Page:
2. January 15, 2012 at 12:59 am

      I have just been in Victoria where one day of fires killed over 100 people. I was still in sight of the city towers when I passed a sign for “Kings Lake” a township where many of those died. It was chilling and scary. While the fire risk is not high currently, I felt more comfortable that at that intersection I was turning away rather than towards it. Best wishes and be safe. Kerry.

    3. January 15, 2012 at 8:05 am

      Katie, thanks so much for your thoughts. Fire safety near the forest is something on which we had to be educated after coming from the ‘flatlands’ and having friends in the fire fighting field sure helped. A near miss like what you experience is sure impressive and you never forget it! Many of us never feel true fear in our lives.

      Kerry, that fire sounds devastating! It must have swept through extremely fast if so many people were trapped. Burned areas do have an eerie feeling, sad…and ghostly. If our land had burned out completely in 2001, I know we would not have gone ahead to build here. Sobering fact.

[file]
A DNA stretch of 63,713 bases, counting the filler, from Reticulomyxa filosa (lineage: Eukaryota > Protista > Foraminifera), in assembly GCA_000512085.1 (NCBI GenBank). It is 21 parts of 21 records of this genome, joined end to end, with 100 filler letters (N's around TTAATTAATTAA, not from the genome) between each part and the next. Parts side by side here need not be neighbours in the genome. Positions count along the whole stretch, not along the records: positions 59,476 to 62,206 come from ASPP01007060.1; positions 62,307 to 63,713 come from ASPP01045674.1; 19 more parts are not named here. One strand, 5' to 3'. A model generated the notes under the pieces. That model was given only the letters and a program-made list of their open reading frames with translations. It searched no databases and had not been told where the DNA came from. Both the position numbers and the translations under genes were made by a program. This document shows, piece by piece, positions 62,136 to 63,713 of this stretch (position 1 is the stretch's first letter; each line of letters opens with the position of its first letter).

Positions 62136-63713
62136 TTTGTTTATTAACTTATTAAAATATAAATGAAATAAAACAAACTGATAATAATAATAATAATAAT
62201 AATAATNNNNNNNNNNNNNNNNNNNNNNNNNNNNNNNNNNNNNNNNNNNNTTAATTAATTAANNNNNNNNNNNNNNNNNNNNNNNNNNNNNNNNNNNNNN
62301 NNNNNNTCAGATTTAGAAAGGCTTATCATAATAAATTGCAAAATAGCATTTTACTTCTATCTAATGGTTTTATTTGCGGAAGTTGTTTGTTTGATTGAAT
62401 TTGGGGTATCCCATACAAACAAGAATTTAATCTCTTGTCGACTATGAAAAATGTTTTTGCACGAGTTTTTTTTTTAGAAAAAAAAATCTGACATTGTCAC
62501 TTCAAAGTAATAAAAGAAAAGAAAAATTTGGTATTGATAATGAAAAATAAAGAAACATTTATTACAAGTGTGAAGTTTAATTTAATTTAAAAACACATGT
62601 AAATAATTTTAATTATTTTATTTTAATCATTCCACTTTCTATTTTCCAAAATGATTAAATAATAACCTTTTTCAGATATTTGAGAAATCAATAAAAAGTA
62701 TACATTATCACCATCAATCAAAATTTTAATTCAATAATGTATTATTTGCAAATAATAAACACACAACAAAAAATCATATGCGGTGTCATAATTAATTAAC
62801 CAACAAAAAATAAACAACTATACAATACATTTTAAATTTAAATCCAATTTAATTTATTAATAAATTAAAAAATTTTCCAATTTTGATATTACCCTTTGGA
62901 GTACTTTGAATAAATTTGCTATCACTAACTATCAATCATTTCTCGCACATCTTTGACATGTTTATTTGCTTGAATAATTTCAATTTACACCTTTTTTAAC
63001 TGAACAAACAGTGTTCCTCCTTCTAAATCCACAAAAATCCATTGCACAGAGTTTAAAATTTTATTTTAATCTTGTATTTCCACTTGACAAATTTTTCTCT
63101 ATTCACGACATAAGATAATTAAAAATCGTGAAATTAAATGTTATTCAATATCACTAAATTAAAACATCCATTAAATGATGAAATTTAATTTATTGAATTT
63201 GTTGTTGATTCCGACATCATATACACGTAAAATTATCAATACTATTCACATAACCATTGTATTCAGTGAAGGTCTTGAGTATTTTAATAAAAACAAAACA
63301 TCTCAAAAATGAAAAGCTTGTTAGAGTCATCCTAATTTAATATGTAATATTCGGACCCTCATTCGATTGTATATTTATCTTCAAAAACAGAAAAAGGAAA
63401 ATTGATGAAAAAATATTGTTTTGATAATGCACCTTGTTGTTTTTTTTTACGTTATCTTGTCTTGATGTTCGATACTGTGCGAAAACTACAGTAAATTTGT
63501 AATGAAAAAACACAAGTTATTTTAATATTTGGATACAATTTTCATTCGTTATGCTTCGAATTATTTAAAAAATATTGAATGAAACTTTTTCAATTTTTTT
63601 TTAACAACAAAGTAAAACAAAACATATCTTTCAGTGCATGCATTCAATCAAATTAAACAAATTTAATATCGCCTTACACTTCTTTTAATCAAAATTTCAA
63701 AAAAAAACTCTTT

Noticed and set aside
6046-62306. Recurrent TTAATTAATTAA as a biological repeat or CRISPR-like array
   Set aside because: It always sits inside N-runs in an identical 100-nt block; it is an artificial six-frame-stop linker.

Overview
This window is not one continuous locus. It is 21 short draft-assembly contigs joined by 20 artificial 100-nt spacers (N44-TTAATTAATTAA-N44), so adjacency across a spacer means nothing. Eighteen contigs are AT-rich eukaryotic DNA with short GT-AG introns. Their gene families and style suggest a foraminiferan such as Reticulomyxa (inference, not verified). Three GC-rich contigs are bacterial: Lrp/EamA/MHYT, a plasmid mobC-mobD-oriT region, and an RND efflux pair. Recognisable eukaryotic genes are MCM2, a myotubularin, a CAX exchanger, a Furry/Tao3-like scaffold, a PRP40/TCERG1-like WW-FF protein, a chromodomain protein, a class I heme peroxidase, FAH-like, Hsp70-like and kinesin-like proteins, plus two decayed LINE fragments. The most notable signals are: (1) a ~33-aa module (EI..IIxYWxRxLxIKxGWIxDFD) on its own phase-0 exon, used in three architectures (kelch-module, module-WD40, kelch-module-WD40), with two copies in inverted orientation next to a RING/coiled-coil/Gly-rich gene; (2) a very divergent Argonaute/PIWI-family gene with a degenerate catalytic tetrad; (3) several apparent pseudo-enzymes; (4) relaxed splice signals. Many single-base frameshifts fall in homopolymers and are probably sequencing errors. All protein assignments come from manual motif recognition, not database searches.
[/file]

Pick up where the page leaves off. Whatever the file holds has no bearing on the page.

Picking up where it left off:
4. January 15, 2012 at 11:07 pm

      Good that you helped catch the car fires before they got out of control. As much as fire is part of the natural cycle your experience definitely highlights the role humans have in making it occur at frequent intervals that are far from natural.Stay safe. It looks like you’re doing so many things right. You live in such a great place. It’s definitely worth the trouble.

    5. January 17, 2012 at 9:53 am

      Thanks, James. We’re doing what we can to preserve and add beauty to our already awesome place. The danger from gas powered tools is a real one. Few think to have a hose nearby when doing chain sawing, chipping or anything else that would spark. And stolen cars? Idiots! We say “stupidity can not be legislated.”